North Buncombe High School (NBHS) is one of the closest neighbors to our headquarters in Weaverville, NC, and we’ve enjoyed hosting Michael Rowe and his AP Environmental Science students for tours of operations for years. His enthusiasm for teaching about the benefits of solar technologies is unwaning, and so it was no surprise when he and his students really took on the Solar Schools Challenge pilot back in 2014.
The goal of the Challenge was to encourage hands-on, STEM learning around energy issues through a structured, friendly competition. Four of the participating schools were rewarded a solar demonstration system for their exceptional efforts, and NBHS was among them.
In preparation for another strong year of engaging his students in energy education, Michael spent some time with Brian Hollister, our Shop & Supply Manger, going over his system to be able to utilize it to the greatest degree. Brian helped wire the system so that the students will be able to see how solar energy is converted and stored. They’ll also be able to manipulate the angle of the photovoltaic module to show energy output levels. ” I’m hoping students will see the connections between our mini panel and the benefits of much larger systems on homes and fields on both an economic and environmental scale,” he said. (Michael and his family installed a solar hot water system several years ago, putting his interest to practice at his home.)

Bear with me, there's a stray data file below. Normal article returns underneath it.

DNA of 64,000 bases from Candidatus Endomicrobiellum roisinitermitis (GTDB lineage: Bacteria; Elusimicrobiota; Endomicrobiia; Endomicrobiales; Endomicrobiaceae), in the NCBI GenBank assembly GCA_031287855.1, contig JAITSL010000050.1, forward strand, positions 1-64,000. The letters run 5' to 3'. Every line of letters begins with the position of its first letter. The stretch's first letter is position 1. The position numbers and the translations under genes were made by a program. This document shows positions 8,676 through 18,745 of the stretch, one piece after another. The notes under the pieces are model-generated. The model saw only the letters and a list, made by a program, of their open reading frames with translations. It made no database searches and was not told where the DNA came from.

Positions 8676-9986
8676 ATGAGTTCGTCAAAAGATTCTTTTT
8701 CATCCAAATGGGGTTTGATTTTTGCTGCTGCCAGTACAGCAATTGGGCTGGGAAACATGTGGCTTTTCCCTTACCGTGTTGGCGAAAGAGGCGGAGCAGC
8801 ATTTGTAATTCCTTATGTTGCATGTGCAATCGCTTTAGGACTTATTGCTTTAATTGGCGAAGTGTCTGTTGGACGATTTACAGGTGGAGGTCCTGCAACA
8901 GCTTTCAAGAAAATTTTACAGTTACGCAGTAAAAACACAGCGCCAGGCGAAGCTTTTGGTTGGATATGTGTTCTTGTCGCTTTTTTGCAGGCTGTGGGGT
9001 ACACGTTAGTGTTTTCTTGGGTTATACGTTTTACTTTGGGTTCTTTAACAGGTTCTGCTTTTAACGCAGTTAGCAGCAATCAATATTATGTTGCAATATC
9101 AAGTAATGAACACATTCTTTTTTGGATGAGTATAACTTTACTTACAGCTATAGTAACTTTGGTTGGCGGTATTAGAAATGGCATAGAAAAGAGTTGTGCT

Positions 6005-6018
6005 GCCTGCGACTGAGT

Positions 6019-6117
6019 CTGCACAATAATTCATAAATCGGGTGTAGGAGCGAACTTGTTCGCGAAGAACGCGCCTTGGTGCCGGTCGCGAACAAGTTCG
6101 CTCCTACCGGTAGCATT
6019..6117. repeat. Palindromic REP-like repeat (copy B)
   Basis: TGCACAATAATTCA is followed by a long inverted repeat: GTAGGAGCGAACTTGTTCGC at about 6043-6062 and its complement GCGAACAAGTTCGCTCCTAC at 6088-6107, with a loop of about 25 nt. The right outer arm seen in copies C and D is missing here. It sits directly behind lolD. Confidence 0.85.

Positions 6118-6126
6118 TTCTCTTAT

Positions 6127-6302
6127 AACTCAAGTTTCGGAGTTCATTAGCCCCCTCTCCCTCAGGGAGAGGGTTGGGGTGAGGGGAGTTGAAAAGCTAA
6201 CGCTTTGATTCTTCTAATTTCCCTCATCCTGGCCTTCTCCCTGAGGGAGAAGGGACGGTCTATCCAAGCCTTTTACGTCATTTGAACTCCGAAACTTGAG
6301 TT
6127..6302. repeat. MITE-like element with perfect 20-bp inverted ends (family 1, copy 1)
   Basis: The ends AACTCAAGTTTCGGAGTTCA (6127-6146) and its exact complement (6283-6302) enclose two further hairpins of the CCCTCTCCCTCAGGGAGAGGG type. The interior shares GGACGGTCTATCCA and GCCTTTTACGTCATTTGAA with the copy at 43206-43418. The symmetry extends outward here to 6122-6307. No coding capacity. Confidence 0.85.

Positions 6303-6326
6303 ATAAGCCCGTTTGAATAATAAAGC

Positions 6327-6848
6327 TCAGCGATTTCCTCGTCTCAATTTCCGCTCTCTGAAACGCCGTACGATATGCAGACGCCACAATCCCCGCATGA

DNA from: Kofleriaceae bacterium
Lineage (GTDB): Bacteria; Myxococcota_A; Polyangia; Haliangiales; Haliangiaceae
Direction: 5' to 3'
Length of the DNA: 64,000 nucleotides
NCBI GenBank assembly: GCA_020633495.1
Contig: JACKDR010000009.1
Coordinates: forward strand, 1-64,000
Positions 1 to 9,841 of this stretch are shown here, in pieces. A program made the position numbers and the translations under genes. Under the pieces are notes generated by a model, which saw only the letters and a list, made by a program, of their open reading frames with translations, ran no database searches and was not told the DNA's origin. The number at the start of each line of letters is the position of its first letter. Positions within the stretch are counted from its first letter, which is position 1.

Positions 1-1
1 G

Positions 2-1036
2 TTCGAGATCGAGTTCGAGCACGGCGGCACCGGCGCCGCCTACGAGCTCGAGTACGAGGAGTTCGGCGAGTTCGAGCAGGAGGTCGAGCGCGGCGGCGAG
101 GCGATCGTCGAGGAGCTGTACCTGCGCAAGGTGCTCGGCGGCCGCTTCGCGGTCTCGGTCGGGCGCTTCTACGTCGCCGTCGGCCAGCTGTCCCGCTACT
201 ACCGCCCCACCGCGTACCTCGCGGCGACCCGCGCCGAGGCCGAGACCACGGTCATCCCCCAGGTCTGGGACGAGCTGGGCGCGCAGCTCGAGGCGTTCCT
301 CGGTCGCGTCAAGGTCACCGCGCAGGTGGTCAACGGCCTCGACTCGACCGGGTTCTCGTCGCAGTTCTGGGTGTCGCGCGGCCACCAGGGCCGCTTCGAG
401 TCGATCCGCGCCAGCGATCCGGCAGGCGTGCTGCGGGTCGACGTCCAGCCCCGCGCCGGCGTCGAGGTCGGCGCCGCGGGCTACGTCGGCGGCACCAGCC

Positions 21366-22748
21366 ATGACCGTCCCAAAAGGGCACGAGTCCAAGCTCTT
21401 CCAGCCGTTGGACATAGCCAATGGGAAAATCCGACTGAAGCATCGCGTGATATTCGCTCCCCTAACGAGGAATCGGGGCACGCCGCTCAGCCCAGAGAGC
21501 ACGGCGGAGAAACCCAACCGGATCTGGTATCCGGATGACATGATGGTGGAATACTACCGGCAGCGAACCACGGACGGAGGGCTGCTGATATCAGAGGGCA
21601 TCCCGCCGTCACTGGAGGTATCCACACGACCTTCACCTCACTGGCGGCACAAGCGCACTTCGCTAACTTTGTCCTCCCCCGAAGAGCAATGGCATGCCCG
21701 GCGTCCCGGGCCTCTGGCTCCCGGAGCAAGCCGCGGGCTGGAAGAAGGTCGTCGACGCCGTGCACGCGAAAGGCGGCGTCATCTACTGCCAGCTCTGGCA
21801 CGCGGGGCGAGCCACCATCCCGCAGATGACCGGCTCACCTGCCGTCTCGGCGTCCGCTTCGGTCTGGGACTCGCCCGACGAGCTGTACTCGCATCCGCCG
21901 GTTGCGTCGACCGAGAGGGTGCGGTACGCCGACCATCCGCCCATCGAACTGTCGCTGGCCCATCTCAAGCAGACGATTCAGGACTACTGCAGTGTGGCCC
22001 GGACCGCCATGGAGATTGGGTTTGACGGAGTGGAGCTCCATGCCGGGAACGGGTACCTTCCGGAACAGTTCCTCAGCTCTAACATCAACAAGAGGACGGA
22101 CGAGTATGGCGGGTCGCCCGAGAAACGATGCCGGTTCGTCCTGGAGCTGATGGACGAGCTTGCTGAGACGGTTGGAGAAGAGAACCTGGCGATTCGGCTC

The NC Green School Program, now housed at Catawba College’s Center for the Environment, administers the Solar Schools Challenge and they have an invitation open to every k-12 teacher in NC to participate in the 2016 Challenge. Encourage your community’s school to sign on and join a generation of leaders and problem-solvers through engaging classroom activities exploring solar power.